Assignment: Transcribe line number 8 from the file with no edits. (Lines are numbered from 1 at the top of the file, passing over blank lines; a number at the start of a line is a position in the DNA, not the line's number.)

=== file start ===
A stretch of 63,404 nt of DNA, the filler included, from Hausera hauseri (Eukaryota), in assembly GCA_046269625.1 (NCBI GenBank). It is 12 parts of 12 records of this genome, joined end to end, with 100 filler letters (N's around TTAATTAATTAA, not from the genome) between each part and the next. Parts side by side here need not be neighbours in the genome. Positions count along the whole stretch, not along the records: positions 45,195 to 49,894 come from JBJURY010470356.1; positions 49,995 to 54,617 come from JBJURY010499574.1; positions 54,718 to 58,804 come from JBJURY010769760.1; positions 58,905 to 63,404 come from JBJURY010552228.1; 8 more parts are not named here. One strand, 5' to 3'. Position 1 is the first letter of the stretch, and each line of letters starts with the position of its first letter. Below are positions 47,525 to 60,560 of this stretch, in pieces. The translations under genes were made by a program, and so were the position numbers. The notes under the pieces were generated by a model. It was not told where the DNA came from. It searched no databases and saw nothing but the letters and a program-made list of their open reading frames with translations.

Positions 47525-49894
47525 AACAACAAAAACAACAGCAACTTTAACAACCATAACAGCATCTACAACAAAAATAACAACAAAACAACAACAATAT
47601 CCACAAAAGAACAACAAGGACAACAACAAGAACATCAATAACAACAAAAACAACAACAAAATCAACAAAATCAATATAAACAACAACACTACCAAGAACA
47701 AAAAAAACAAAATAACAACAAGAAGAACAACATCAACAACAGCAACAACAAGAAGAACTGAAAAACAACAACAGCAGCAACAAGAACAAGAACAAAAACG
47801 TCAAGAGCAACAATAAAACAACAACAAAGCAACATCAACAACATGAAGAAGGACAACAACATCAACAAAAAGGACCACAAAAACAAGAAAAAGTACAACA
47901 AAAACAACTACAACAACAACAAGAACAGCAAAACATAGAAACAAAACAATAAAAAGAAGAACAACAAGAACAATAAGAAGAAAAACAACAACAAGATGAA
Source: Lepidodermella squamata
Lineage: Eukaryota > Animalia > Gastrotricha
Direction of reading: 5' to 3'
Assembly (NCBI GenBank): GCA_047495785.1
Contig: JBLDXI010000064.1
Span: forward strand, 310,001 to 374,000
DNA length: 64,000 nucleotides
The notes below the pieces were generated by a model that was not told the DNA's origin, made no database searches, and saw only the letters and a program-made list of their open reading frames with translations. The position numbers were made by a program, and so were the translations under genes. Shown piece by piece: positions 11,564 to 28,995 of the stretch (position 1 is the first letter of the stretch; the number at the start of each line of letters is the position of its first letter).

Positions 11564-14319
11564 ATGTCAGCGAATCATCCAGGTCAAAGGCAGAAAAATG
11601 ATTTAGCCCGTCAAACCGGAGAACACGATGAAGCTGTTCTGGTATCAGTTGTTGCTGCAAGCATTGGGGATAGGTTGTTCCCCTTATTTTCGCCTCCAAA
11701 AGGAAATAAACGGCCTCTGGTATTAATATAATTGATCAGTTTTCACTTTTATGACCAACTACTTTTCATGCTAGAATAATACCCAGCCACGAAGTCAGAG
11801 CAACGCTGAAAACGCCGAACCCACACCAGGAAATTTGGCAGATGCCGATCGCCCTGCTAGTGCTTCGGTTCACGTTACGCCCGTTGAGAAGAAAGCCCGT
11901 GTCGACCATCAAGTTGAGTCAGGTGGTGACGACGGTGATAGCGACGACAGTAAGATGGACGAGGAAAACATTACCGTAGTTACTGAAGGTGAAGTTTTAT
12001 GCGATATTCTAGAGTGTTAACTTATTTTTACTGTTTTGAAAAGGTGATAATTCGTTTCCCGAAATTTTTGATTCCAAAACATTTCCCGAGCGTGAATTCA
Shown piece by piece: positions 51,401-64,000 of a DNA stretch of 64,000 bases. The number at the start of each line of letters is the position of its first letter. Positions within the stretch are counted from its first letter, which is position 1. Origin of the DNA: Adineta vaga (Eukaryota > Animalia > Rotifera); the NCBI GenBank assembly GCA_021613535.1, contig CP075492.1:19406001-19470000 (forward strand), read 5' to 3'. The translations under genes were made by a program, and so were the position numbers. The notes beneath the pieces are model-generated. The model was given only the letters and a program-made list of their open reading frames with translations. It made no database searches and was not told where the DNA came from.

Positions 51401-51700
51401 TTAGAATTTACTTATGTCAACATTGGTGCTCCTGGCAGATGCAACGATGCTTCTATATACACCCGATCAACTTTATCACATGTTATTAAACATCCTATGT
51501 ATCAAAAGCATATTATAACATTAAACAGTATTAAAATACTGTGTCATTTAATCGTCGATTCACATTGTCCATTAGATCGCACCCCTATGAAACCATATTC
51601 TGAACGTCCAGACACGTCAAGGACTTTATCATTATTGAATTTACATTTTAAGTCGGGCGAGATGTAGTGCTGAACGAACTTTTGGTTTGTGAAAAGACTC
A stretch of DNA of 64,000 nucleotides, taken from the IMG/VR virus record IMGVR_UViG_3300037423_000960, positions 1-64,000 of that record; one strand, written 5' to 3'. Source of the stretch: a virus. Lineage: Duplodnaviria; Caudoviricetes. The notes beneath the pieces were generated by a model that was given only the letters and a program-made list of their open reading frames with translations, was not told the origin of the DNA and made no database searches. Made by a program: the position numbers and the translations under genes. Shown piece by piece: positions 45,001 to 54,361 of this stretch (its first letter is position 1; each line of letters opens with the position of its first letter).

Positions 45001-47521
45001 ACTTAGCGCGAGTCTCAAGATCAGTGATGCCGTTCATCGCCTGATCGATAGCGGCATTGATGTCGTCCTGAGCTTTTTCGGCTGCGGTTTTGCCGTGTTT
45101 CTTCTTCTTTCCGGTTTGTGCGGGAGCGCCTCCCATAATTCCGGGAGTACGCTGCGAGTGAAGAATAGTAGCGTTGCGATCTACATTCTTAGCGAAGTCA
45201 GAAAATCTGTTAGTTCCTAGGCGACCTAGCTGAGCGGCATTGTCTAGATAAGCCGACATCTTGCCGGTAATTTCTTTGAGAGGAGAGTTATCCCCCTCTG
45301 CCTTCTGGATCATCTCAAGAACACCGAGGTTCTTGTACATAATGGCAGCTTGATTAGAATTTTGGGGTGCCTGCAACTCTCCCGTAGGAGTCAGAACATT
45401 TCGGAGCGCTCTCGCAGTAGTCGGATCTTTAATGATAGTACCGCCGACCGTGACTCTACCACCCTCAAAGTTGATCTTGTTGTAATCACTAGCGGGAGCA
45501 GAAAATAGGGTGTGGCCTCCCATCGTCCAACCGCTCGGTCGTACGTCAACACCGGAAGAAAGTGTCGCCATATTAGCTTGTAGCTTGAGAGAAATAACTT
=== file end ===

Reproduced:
Source: Lepidodermella squamata